“This will bankrupt our country and ruin the best healthcare system in the world,” said one anonymous respondent, whos a team dealer. “The economy will never recover from this. A lot of independents wont survive.”

Added Brian Dani, owner of CBS Boardshop Lake Forest, CA, “This is a job killer, and anti business that will affect all retail negatively.”

But others are hoping that the bill eventually leads to more affordable healthcare options.  

Denise M. DAmour, president of Capitol Hill Bikes in Washington, D.C., said she had made the decision to discontinue her store’s health insurance policy for its small staff. But she is hopeful that the new bill will help her find insurance at reduced rates by purchasing through a broader pool.

“It’s a great help to my small business” said DAmour. Said Ted Lohr, a sales rep for Centripetal Sports, “I look forward to being able to purchase a more competitive policy for myself and my family. As an independent I get hosed since Im not part of a bigger risk pool.”
Moreover, some believe the U.S. has to do something to cap medical expenses.

Alex Frank, president of the consulting firm Francorp, noted that the U.S. spends 17% of GDP on healthcare, well above other nations.  “The healthcare bill may not be a panacea – it’s virtually modeled point-by-point on what Nixon advocated in 1974 – but it’s a step in a direction that we should have taken long ago,” said Frank.

“Why does the USA economy spend 50-100% more than our OECD competitor countries PER CAPITA and still rank 27th in health outcomes?,” rhetorically asked Ron Sutton, president at Accusplit, the pedometer and stopwatch manufacturer. “There must be some real answers that are not made up fear-mongering.”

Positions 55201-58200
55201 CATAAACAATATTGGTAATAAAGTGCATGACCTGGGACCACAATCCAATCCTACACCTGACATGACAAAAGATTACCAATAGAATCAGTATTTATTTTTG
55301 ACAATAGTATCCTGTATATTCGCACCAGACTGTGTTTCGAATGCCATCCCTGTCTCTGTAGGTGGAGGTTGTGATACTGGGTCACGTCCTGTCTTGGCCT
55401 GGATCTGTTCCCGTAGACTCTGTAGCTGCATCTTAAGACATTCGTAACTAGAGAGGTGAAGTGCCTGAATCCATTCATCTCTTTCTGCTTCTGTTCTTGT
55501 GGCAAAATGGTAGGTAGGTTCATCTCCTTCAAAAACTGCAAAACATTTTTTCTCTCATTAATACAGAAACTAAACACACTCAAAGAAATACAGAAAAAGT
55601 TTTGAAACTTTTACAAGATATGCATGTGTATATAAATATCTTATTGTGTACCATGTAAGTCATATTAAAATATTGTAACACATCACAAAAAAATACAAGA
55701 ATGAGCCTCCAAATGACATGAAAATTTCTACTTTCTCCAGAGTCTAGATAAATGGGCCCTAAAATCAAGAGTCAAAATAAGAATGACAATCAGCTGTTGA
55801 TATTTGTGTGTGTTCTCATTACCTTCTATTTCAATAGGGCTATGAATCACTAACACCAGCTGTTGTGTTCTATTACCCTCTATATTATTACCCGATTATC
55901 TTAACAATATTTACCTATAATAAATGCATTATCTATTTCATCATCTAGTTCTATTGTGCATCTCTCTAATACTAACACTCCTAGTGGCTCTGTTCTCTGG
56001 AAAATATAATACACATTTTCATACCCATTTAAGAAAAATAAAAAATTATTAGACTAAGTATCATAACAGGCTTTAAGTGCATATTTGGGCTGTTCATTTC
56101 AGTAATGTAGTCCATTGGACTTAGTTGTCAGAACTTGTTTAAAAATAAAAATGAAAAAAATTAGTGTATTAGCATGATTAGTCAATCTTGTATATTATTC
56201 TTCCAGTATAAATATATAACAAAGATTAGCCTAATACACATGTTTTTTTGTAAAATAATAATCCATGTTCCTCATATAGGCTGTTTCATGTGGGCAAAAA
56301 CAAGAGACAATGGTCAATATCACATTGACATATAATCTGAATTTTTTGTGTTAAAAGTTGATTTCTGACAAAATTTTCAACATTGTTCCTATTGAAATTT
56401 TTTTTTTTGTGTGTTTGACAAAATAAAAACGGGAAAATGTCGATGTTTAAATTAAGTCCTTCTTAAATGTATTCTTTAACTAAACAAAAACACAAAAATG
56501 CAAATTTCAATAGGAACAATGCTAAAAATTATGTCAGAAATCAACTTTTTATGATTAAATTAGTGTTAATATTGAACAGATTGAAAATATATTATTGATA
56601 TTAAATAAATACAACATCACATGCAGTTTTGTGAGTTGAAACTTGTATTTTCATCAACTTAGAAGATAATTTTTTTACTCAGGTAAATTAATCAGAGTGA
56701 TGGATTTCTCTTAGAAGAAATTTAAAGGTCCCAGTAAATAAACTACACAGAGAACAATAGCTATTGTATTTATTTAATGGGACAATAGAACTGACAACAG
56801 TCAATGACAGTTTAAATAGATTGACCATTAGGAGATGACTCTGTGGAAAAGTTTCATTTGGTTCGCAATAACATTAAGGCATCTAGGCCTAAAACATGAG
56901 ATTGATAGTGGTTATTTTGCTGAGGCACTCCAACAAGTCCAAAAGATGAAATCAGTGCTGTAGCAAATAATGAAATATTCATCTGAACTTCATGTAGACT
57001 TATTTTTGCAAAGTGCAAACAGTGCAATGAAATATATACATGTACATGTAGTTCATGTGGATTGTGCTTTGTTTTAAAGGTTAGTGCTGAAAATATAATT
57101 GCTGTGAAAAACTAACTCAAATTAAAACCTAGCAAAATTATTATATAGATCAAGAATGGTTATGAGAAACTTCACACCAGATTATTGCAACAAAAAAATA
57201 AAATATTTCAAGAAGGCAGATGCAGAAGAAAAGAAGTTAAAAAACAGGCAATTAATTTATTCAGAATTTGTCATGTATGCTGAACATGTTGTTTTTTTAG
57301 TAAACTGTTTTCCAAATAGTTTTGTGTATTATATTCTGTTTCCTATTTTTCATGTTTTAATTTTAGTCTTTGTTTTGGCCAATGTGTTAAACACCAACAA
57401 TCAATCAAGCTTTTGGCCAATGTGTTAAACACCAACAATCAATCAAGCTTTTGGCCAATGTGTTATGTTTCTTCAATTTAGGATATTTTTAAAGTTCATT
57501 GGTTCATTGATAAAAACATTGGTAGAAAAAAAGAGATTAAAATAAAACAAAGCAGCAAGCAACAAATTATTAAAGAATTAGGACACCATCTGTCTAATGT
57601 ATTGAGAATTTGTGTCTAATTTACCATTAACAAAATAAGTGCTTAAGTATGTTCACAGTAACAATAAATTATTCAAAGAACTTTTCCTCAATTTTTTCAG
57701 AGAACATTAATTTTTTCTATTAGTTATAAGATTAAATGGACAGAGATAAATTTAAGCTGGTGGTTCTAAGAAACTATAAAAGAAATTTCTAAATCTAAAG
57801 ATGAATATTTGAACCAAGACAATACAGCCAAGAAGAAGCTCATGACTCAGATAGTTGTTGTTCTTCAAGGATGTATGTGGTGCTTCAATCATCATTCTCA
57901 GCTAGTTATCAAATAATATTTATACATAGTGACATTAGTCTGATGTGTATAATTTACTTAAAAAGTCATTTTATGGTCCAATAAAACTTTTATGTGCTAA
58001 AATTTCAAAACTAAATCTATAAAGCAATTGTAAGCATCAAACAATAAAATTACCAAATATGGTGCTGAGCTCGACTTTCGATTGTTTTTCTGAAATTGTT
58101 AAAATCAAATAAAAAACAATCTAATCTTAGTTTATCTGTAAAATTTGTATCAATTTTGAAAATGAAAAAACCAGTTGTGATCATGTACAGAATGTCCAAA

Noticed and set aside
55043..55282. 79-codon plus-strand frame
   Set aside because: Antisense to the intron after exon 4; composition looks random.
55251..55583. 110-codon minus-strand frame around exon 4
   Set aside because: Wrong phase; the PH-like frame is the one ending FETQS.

Said one store owner ruefully, “The health care situation in this country could not be worse. The new bill will either help us or not affect us. It certainly will not hurt us.”

Still, some dont see any impact on their business. “I already feel that it is my responsibility to provide assistance with healthcare to my employees,” said Steven Bobenhouse, president at Fitness Sports, a running/triathlon store in Windsor Heights, IA. “That may be part of the reason that I have long-term employees.”

Keith Baker, co-owner of The Trailhead in Buena Vista, CO, likewise said his store already provides coverage.

“Well be happy to get a tax benefit for what’s simply the right thing to do,” says Baker. “Perhaps now some big boxes who pay their staff or schedule them so little that they qualify for public assistance programs (i.e., public assistance is their “benefits package”) will do the right thing, too.”

Some small businesses said they were already pondering layoffs.
An owner of a sports equipment start-up said, “I will most likely reduce my staff in order to prevent having to pay fines and penalties; either that or close the doors.”

Billy Hughes, CEO of Accelerated Sales & Marketing, said, “Demand of providing coverage, cost of coverage, tax implications, etc. I think this will add 15% to the cost of employment. Once determined, we will make adjustments to reflect the change.”